Wednesday, April 29, 2015

I'll Take Genre Benders for Wednesday, Alex

Today, we're going to talk about benders. We'll skip our wild drinking sprees and car accidents and look at a couple of recent books that bend the boundaries of historical fiction. Later this week, I'll show you some other genre straddlers.

Let's start with Hermione Eyre's first novel, Viper Wine (Hogarth/Random House, April 14, 2015). The UK cover on the right features van Dyck's portrait of Venetia, Lady Digby, a real woman so famed for her beauty during the reign of Charles I, she inspired Ben Jonson's poetry and caused common folks to run alongside her carriage in the hopes of glimpsing her. If you look closely at the book's cover, you can see that a cellphone has been slipped into Venetia's hand. Some other modern products (I am not kidding when I tell you Spam––the pink, edible variety, not the annoying email––is one of them), famous people (i.e., Groucho Marx and Naomi Campbell), and discoveries show up in Eyre's book. Occasionally, these appearances are somewhat jarring or confusing, but I found most of them amusing. Elements of fantasy, magical realism, and time travel feature in this witty book of historical fiction. The writer herself even steps into the pages.

The US cover
Eyre gives us her take on the lives of Venetia and her husband, the unconventional Sir Kenelm Digby. Kenelm was an alchemist, explorer, and intellectual who collected books and corresponded widely. He was besotted with his wife and crushed by her mysterious death at age 32. In Viper Wine, Kenelm receives messages from the future through a blipping obelisk. While the wheels in Kenelm's head are whirling madly, Venetia spends her time on a hell-bent quest to regain the youthful freshness of her beauty. Kenelm's protestations that she is still beautiful (still!) only make things worse. Maybe I should have been more understanding, but my patience wore thin. I wanted to yank Venetia out of the book and shake her til her teeth rattled. Instead, I gawked as Venetia visited charlatan physicians in Eastcheap, I learned pre-Botox beauty recipes that made me very glad my drugstore stocks Neutrogena, and I witnessed events such as an early submarine excursion under the Thames. This original novel is not for everyone, but is written for readers who appreciate well-researched historical fiction and are looking for something different. I'll be interested to see what Eyre does next.

The death of the beauteous Venetia opens Viper Wine. Benjamin Percy's The Dead Lands (Grand Central Publishing, April 14, 2015) opens this way: "She knows there is something wrong with the baby."

Thus begins a post-apocalyptic tale set 150 years after an airborne flu (H3Ll) killed millions. The flu was so deadly, other countries launched nuclear weapons against the US in futile attempts to try to stop it. The resulting radiation accounts for the wasted Dead Lands inhabited by nightmarish beasts, such as hairless wolves and gigantic spiders, outside the Sanctuary created in what used to be St. Louis, Missouri. The 40,000 Sanctuary inhabitants believe they are the world's last human survivors. They are surrounded by a high wall of plaster, mortared stone, and metal cars.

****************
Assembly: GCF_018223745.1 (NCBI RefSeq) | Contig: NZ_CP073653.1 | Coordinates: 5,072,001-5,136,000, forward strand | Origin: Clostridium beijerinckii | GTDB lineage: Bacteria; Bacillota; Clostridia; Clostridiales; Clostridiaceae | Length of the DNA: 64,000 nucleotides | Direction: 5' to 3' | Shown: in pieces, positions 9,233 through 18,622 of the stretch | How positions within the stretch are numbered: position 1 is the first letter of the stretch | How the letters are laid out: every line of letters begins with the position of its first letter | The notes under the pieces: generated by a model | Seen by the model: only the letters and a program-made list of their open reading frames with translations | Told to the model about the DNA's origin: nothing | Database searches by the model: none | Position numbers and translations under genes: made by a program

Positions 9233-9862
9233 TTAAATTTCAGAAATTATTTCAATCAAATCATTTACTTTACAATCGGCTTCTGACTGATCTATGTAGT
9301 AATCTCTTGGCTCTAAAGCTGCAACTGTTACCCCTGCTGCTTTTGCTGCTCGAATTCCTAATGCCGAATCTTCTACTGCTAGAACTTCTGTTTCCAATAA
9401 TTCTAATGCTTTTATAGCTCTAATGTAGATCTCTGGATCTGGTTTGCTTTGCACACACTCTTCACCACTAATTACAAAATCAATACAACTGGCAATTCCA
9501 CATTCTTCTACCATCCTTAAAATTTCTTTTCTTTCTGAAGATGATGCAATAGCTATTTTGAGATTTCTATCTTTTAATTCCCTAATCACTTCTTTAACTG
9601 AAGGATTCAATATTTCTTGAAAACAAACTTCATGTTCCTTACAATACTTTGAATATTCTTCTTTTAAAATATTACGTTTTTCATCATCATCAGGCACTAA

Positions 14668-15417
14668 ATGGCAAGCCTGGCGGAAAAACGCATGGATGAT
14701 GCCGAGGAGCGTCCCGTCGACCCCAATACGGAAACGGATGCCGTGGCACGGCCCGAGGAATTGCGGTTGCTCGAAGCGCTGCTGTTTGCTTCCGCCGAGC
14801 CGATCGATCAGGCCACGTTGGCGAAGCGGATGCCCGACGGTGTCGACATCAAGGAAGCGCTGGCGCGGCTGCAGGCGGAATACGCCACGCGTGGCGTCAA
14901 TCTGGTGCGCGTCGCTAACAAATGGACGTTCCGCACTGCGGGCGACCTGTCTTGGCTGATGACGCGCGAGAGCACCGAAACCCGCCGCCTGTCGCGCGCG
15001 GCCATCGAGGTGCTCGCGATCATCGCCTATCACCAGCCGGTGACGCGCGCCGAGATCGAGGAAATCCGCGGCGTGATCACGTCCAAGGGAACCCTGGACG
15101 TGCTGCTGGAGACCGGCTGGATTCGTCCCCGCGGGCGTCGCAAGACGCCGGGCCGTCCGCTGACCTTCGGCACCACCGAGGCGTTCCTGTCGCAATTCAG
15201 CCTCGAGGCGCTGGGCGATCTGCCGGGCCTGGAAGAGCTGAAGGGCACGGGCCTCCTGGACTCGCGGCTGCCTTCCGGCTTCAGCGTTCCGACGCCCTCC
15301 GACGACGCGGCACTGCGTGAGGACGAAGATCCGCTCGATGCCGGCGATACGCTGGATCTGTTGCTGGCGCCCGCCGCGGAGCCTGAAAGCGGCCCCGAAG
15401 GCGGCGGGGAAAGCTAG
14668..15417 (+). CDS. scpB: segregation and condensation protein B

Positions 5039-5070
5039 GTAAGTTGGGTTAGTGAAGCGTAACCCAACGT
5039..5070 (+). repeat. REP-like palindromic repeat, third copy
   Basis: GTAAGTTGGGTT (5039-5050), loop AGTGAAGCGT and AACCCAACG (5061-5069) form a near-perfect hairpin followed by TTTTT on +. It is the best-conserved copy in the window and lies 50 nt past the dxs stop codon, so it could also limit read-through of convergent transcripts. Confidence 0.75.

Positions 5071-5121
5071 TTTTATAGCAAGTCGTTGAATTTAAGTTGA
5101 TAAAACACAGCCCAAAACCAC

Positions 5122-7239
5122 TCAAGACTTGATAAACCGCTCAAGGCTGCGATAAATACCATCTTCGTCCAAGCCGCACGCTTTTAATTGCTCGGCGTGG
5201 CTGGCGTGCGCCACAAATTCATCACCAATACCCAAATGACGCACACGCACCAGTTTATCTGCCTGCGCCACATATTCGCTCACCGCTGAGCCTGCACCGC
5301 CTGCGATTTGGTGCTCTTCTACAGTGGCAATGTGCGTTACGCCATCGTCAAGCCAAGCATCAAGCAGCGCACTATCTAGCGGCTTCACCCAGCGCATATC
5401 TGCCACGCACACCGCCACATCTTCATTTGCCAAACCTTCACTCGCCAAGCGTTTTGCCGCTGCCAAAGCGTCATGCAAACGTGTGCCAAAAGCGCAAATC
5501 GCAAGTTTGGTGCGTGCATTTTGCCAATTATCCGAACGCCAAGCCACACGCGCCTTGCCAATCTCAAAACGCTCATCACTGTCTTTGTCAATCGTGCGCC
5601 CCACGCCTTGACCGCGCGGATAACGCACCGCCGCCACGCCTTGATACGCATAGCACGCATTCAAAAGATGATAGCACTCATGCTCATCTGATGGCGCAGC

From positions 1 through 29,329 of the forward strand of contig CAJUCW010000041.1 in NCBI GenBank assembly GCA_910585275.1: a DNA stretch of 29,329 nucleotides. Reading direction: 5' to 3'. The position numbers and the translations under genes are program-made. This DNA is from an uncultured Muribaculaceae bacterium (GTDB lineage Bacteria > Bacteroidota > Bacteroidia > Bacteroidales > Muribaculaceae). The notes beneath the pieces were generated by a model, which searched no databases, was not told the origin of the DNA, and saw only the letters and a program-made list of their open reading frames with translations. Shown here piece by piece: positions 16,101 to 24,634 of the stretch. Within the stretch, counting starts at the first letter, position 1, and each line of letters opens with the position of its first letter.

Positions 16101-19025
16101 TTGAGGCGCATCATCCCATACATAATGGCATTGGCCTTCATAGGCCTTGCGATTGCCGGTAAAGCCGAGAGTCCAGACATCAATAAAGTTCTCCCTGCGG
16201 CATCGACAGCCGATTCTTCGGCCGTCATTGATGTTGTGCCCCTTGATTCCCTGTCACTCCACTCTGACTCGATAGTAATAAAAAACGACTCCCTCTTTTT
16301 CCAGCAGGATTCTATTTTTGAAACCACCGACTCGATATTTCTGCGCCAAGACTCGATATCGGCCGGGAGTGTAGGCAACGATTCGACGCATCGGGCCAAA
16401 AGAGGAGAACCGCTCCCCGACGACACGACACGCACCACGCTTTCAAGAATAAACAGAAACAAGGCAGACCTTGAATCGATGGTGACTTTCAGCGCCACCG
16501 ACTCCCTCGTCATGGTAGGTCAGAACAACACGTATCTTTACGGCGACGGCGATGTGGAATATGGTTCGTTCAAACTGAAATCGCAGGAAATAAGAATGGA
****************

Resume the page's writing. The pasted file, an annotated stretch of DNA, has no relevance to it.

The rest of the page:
One of the wall's sentries is Wilhelmina “Mina” Clark, a hot-headed young woman who feels not sheltered, but imprisoned in the Sanctuary. There, society has taken a backward turn, and water is running out. The new mayor, Thomas Lancer, and his sheriff, the genuinely creepy Rickett Slade, have created a society based on fear. One day, something happens to inspire Clark, oddball museum curator Lewis Meriwether, and their small band to escape and head for Oregon. It isn't clear how much the expedition members can trust each other. The Sanctuary's mayor schemes to stop them, but the Dead Lands could kill them first. Meanwhile, back at the Sanctuary, Lewis's museum assistant, Ella, and her friend, Simon, a thief, put their heads together.

All this is told in a very rich prose that you will eventually get caught up in, as I did, or find too much. Here's a sample:
"This morning, as the sun rises and reddens the world so that it appears it might catch flame, Clark stands at her sentry post atop the wall. Around it reaches a burn zone of some seventy yards. Beyond this grows a forest with many broken buildings rising from it, black-windowed, leaning messes of skeletal steel and shattered stone. The remains of the St. Louis Arch, collapsed in the middle, appear like a ragged set of mandibles rising out of the earth. In the near distance, where once the Mississippi flowed, stretches a blond wash of sand."
Then, too, if you've read a lot about Lewis and Clark, as I have (in the Pacific Northwest, references to the Expedition are everywhere), you might be taken aback by Percy's eccentric portraits of the Expedition members' namesakes. Along with tamping down these intrusive thoughts, I had to ignore the voice of my scientific knowledge reminding me Percy's Dead Lands creatures are very unlikely results of radiation-caused mutations. If you don't have fixed expectations and can get past the scientific implausibilities, the journey's logical inconsistencies, and the nature of Percy's re-imagined historical characters, you might enjoy this mashup of historical and dystopian fiction, horror, fantasy, sci fi, and adventure thriller. I did, and now I'm amusing myself by mentally casting characters for a potential movie. I can't get a handle on the actors yet, but the Coen brothers would have to direct.

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